Many of us remember the playsets of our childhood. Depending on where you played, the ground below them ranged from hard and unforgiving concrete to much softer and less painful wood mulch and grass. So, what should you put under your playset?
Mulch and grass still have their uses, but there is much more for you to choose. There are two basic categories for material under your playset: loose-fill and solid-fill.
Loose-fill packs the area with large amounts of specific material like wood mulch. Solid-fill is poured or grown and covers the entire base in a sheet of material like grass or concrete. Even once you pick the basic style you want to use, there is a lot to choose from in each category. Let’s walk through each.
Loose Fill Materials
Loose-fill materials generally require less skill to put in. Once you build the set, you usually pour a bunch of loose-fill around the structure and rake or shovel it to cover the optimal areas to protect your child.
Loose-fill is not the best option if you have toddlers. The small pieces are easy to put in their mouth, and it can become a choking hazard.
Wood Mulch or Engineered Wood Fiber (EWF)
Wood Mulch is a classic playground fill material. EWF is wood that has been ground up to be more fibrous. It often removes the bark.
On the upside, it is inexpensive, you can find it everywhere, and it is easy to use. It is not the softest material out there, but it is far more forgiving than other options.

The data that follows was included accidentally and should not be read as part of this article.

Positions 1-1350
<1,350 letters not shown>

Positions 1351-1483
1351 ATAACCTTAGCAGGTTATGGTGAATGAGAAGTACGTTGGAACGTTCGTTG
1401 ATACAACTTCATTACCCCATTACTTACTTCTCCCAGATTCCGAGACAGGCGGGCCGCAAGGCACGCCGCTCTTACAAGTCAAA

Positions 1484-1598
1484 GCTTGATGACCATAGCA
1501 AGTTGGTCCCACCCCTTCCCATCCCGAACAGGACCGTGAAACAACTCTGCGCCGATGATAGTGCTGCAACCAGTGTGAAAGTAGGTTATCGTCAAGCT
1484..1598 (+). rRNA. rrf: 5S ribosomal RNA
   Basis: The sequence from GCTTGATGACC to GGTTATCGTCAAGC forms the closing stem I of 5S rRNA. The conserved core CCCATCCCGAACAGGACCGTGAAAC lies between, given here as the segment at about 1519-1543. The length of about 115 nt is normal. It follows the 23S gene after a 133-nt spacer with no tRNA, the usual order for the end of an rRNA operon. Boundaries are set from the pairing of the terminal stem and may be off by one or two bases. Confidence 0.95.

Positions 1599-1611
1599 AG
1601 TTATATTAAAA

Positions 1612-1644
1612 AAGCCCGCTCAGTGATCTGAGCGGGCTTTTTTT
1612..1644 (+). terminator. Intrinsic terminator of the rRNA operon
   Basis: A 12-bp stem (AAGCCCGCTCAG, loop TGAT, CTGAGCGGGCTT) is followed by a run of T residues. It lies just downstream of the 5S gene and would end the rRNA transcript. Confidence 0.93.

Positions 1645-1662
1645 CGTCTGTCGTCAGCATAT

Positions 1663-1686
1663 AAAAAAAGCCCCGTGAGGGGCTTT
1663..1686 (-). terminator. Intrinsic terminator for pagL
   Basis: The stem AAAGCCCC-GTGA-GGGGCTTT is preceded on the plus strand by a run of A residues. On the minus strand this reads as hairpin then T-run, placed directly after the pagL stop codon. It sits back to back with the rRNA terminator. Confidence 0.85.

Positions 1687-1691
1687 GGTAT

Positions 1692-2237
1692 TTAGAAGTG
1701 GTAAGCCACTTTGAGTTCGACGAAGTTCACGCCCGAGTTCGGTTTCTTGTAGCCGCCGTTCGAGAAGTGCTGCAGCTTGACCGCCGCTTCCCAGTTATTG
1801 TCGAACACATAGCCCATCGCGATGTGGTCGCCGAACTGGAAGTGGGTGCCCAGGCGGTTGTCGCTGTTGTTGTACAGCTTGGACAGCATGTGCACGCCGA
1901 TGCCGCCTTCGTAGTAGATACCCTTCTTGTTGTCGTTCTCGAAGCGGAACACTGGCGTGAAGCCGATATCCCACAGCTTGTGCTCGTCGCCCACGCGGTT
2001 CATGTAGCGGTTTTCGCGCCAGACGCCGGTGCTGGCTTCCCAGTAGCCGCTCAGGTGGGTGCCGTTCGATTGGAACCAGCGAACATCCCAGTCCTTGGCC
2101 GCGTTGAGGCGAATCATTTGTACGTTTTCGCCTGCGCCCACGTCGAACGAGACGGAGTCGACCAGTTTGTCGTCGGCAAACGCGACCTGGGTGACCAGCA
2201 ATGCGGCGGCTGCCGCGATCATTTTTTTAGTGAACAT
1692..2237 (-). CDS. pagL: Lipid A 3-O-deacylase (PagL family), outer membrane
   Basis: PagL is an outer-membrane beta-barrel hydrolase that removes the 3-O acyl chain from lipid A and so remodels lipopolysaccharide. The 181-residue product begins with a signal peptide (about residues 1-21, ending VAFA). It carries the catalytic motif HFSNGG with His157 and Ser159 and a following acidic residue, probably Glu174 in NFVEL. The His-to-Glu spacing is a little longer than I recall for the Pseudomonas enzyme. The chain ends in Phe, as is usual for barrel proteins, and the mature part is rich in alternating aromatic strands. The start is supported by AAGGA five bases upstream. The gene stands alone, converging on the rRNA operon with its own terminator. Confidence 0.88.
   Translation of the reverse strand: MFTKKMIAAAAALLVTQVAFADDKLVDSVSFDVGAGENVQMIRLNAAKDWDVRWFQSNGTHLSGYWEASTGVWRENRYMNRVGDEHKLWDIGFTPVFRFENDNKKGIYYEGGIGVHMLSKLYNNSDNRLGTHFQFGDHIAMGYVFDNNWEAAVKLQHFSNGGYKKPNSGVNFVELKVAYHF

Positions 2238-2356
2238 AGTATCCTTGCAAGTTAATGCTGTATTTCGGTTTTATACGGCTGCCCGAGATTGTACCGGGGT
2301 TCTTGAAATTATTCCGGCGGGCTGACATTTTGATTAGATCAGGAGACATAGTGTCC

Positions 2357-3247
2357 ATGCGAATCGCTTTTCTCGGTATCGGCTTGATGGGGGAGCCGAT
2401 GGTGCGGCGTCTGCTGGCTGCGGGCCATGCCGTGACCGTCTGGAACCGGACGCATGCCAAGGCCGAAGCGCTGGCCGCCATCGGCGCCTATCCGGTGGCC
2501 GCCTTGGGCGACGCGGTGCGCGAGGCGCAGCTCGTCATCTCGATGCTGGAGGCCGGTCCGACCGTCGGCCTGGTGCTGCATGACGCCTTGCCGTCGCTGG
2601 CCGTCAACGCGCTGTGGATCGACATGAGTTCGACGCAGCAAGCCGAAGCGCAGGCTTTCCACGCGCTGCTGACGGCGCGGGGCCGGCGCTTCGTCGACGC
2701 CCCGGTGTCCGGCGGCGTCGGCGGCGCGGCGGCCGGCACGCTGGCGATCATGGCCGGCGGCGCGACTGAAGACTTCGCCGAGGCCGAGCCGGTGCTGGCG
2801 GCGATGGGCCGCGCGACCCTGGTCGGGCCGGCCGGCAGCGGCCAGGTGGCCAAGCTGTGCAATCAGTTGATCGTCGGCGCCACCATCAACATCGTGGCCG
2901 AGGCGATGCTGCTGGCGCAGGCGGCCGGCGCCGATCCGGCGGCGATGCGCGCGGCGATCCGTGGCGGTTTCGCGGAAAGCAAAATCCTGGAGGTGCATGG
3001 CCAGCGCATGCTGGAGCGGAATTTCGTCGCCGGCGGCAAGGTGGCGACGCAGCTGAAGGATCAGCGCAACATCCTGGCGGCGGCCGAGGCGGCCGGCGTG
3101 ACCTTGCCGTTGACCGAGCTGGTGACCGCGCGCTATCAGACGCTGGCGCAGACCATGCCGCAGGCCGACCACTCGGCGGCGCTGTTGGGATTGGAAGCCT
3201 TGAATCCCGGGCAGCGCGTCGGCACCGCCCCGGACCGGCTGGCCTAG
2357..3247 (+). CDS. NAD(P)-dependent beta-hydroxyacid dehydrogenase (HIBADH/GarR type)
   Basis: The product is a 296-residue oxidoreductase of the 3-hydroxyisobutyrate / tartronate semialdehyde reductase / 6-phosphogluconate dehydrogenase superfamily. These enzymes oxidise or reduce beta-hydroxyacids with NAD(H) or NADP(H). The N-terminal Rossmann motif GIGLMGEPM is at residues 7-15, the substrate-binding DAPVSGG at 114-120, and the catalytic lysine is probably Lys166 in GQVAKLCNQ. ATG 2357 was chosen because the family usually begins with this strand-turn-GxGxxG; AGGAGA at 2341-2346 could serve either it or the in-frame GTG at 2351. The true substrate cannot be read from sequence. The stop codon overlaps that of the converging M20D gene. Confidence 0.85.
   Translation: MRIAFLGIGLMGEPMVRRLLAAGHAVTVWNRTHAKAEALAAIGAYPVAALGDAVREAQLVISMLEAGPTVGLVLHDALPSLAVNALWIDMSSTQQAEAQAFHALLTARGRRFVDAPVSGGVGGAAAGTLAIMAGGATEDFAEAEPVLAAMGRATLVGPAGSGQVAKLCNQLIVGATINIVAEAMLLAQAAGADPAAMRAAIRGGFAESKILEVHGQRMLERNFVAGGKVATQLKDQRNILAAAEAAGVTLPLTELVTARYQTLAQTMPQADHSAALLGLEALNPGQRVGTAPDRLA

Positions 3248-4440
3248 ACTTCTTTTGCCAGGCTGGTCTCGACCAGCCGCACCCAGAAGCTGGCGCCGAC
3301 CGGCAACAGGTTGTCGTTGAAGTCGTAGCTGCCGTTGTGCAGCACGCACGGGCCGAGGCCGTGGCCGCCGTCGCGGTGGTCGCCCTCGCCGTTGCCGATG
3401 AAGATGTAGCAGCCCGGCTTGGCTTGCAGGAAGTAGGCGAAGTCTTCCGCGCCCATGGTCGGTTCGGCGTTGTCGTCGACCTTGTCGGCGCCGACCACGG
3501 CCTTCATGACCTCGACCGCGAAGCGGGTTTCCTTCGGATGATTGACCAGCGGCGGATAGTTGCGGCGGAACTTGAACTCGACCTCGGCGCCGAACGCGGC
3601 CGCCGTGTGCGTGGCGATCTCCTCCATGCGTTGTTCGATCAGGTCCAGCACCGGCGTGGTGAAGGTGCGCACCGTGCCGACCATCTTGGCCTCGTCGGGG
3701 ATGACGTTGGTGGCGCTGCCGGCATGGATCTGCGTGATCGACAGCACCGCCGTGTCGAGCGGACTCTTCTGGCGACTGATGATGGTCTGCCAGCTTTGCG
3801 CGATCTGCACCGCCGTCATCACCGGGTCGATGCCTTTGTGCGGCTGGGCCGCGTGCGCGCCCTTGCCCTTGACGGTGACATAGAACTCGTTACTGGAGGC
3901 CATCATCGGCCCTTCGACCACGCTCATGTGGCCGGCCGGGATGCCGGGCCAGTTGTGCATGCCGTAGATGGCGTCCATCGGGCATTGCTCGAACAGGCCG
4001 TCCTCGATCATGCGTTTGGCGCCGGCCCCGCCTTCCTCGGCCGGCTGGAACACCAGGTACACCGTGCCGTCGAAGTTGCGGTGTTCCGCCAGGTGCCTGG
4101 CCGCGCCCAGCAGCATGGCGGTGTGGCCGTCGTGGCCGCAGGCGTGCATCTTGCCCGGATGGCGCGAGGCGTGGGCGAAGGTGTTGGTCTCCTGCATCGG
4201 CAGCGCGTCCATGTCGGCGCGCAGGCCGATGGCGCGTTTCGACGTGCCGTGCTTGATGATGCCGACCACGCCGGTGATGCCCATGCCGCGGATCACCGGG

On the downside, wood mulch can hide hazards like broken glass. It is an excellent place for mold and insects to live, and if you don’t rake it often enough or contain it well, it will spread out and lose its effectiveness. It also tends to extend into the rest of the yard, which can be a pain to clean.
- Cost: Mulch has a low, upfront price. However, you will have to replace it regularly. So, it will add cost for it every year or two.
- Maintenance: You have to rake mulch often to ensure that it is in the spots where it will help your children the most. Also, you have to replace it every year. That will mean some extra work for you in the spring.
- Safety: Wood mulch is good at absorbing impact. Less than a foot of mulch can handle a seven-foot fall for a kid. Wood absorbs water well, which helps keep the play area less slippery. You do have to watch out for splinters, though.
- Aesthetic appeal: Wood mulch looks good. It can also smell good, especially at first. You can pick from various colors to match your house or other mulch in flower beds.